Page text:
I don’t like a rigid planning. Caledars, reminders, scheduled events are not for me. But at the same time I want barely control things I want to do.
I don’t realy like set exact dates and times to do something. I get up everyday at different times. I come to work at one time, next day another. I have two little children bringing a little bit of chaos into my life.
So I try to avoid schedules and complex planning for decades ahaid. Treelike tremendous to-do lists with multy-level branching are too much for me.
For my life I have used a large number of planning methods and types, schedule, Bullet Journal, notes with to-do lists, emails as a to-do list, many different task management apps, Not-To-Do List, month goals, no goals, Getting Things Done, Zen to Done, Pomodoro Technique, 3 daily tasks, 1–3-5 Rule, Eisenhower Matrix, Ivy Lee Method. And many others techniques whose names I have forgotten.
They all don’t work in full for me. Generally I spent more time for processing than making things.
After a lot of unsuccessful attempts I had such requirements:
- Things I have to do should be important and significant
- All of them must be saved
- It should be a simple
- I don’t need to spend much time
At the same moment I read article "The Big List" by Tobias van Schneider. I tried to use it for a week, and it was magnificently. I combined this idea with yet some rules and got working approach that didn’t force me spent a lot of resources.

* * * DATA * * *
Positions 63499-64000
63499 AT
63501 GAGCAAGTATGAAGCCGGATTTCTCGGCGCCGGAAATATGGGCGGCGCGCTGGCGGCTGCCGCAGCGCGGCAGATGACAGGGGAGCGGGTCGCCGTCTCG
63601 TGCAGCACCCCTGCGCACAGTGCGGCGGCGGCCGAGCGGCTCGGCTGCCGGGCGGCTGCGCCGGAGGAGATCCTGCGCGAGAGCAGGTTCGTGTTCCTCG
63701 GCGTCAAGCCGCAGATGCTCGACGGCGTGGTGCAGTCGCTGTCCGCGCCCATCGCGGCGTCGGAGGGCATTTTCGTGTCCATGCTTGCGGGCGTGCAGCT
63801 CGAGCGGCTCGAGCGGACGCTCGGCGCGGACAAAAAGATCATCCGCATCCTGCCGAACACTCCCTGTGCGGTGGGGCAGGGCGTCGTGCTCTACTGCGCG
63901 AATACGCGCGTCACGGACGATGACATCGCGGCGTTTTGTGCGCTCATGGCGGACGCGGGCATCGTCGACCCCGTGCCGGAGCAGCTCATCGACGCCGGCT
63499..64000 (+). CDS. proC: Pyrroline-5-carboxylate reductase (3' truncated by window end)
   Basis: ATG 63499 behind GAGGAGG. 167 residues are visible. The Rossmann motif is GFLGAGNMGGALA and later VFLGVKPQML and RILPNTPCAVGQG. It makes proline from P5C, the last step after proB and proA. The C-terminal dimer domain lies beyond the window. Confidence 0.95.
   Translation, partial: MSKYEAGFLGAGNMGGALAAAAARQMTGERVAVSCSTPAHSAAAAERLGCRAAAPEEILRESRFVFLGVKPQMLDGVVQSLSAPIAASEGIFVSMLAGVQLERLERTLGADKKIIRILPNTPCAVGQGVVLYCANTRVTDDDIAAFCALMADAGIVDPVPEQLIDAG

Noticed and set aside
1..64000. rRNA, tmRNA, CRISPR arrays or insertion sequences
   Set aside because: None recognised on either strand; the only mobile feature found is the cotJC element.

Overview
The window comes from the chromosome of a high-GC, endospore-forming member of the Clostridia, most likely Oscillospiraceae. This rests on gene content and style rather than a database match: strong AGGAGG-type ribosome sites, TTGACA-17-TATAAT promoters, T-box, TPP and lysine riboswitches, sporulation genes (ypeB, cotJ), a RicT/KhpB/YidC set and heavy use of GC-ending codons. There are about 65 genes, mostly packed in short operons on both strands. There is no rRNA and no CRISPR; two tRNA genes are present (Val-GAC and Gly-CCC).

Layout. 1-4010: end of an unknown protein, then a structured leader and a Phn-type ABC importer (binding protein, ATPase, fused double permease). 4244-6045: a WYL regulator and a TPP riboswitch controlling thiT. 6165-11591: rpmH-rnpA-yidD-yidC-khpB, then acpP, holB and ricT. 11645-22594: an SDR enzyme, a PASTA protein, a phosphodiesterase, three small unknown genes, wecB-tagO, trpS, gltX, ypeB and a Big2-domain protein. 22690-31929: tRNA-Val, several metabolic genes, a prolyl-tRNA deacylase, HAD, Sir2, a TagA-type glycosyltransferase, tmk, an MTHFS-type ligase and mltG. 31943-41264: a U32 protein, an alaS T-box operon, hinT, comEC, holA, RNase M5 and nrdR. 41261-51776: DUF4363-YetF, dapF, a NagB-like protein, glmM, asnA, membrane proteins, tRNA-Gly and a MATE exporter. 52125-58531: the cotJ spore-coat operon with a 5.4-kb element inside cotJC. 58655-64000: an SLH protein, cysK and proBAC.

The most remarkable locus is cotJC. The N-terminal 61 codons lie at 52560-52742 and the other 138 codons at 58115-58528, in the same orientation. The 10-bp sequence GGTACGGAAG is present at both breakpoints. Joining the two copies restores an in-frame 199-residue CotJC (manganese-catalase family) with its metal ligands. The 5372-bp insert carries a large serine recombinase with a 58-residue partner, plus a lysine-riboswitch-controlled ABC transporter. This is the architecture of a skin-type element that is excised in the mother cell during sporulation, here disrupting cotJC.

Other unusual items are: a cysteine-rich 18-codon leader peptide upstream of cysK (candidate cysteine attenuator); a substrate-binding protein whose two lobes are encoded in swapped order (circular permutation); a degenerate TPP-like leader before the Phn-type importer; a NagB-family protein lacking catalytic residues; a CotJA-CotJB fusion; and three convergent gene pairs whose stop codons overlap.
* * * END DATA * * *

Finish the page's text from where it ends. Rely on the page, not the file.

It’s very simple and contains only three points:
- Use one list to write down all things you want to do
- Avoid distractions and just keep doing
- Do something by intervals to focus on task you do for a time
I avoid using any reminders or scheduled events. I don’t separate personal, work and other tasks and goals in the list. There are some examples:
task about clickjacking + finalise to-do, schedule and planning fix replace \n with space code spliting and http/2 kernel mode vs. user mode read latta templates for vim small car trip write about automation: scripts, aliases ...
I add ideas to the list. I add to the list what I want to do. I add things that I want to learn.
Now, at the moment I going to do, I open the list, choose task and do it.
This simple system solves my problem of task management. All saved. I don’t lose or forget anything. At any time I do what I want. And I don’t spend a lot of time for organizing.
I don’t claim that it will be perfect for you as well as for me. But you can steal some its parts that you will find useful.